Model an Authentic Life

My boys are constantly watching me, whether it’s at work, speaking to strangers, or driving in the car. They detect what really matters to me, through my daily interactions and behaviour when we are alone. Being on social media meant my children saw how I took photos, posted them, and then checked for likes, all during our play time together. I had been intentional about putting my phone down as much as possible. But it was extremely distracting to be online around my children. It was only a matter of time before my ‘screen-free’ sons would be constantly connected too. I was not exactly modelling the healthy relationship with technology I hoped they would have in the future.

I wanted to demonstrate life through agency and action. I’d like to give them the wisdom to grow in humility, not the desire to be famous. I hoped to impart a sense of joy that doesn’t necessarily need to be shared with the whole world. As my sons continue to witness how I live without social media, I can only hope it will have a positive influence on what they choose to focus their lives on. If that fails, at least they will have interesting stories about how their mom had no digital life!

Group Of Female Friends Enjoying Dinner Party At Home

Build a Real Community

These days, I only know what’s happening with my friends when they update me directly. I’ve missed birthdays, have no idea when people are traveling, or who is pregnant. It’s been great, largely because I love catching up with people in person. The biggest change in friendships however, is that I’ve unexpectedly made lots of new friends. Actual people-who-live-in-my-neighborhood friends.

It has been more fulfilling to be a part of someone’s life, than it is to receive ‘likes’ and comments on my posts from distant connections. It also takes a lot of effort to construct relationships as a grown up, with people who live and work around you. Being part of a real community has proven to be my favourite thing about being social media free. I’ve come to love being able to walk over to a friend’s house on the way to the park. It could be just to say ‘Hi’ or drop off some food. I’ve learnt that real community is not about Facebook groups, but a vital part of everyday family life. And children, who again watch what we do, can learn kindness, friendship and love on the very street they live on.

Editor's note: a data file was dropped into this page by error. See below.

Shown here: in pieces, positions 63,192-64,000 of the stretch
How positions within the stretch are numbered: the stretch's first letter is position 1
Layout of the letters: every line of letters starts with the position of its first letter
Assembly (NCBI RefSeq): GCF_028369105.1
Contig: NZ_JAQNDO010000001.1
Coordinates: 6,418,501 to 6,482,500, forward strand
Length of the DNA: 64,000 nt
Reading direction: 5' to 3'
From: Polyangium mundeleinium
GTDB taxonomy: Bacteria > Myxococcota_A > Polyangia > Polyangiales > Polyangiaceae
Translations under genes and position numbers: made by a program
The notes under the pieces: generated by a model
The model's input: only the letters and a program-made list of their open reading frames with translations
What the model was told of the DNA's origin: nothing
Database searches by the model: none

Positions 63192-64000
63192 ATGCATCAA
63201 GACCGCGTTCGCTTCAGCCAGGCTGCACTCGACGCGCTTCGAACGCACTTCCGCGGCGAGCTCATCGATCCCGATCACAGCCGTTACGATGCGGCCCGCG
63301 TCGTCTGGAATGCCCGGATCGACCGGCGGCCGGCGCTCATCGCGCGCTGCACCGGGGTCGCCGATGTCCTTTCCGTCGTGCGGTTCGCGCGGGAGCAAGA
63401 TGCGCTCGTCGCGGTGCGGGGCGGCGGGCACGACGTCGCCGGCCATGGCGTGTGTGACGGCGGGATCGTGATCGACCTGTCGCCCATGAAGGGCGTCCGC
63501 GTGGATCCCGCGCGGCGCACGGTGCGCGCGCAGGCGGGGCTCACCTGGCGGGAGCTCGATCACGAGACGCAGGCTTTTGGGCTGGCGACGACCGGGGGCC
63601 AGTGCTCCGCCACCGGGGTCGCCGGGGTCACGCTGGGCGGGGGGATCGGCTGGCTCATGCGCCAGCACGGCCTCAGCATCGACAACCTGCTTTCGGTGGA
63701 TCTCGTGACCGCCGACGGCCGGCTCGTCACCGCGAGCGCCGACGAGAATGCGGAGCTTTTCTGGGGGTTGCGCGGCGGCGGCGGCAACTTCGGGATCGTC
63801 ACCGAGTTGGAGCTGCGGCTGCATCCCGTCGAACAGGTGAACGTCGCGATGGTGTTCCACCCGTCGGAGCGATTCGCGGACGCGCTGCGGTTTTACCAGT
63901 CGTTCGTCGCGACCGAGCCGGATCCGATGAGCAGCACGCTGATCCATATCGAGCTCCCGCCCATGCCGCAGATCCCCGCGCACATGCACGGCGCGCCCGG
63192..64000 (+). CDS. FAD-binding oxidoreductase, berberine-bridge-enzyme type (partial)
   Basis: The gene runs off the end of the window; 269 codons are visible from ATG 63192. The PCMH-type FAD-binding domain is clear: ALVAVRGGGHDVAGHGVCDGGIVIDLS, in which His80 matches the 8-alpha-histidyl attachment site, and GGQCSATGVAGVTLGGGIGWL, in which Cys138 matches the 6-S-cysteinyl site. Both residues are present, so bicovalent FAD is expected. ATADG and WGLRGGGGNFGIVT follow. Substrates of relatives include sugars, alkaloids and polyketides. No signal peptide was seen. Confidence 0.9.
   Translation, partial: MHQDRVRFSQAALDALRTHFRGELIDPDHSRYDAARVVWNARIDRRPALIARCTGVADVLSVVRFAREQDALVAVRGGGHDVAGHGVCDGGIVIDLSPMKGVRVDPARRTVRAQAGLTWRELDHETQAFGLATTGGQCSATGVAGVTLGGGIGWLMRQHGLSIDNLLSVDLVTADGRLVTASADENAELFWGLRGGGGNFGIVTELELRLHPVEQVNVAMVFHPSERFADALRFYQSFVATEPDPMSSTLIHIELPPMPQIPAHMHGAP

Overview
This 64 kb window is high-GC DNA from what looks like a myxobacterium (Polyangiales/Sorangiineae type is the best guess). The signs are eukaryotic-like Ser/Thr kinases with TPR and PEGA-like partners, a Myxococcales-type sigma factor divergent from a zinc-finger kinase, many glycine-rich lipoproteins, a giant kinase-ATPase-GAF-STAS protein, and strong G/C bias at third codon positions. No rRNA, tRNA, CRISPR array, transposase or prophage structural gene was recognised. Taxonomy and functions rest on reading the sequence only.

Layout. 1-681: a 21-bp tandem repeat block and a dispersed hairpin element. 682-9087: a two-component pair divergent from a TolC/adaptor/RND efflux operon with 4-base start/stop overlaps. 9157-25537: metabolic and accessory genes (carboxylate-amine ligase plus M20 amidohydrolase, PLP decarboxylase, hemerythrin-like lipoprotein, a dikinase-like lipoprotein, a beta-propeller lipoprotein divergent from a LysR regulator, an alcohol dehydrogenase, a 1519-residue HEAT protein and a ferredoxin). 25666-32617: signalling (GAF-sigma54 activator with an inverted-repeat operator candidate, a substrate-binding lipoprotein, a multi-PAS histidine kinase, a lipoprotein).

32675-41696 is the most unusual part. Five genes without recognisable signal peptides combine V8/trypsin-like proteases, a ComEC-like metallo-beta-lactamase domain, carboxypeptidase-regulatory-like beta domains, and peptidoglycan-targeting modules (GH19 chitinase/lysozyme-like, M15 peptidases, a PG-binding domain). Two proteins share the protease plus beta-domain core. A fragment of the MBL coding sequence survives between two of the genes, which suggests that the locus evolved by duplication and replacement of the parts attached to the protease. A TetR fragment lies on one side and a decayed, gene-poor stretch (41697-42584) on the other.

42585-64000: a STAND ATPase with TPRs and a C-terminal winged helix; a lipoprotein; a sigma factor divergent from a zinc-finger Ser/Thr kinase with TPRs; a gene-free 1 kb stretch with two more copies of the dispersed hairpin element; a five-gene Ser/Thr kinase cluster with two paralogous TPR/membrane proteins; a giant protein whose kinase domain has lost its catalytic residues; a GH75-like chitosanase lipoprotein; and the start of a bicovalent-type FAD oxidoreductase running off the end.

Some people wonder if our family will be ‘back’ on social media, as if it was just an experiment. We usually reply that we see no real reason for being connected that way as parents anymore. Being social media free has been life-changing. I am still an overwhelmed mom most days, struggling to balance work and family, and I am constantly trying to improve. Social media-free parenting did not magically make my life easier, but it personally challenged me to really focus on my family and truly give this whole parenting thing my best shot.


By Michelle Chua

Michelle Chua is the author of ‘The Mindful Mom’ and Co-facilitator of the Art Discovery Tours for Kids at the ILHAM Gallery in KL.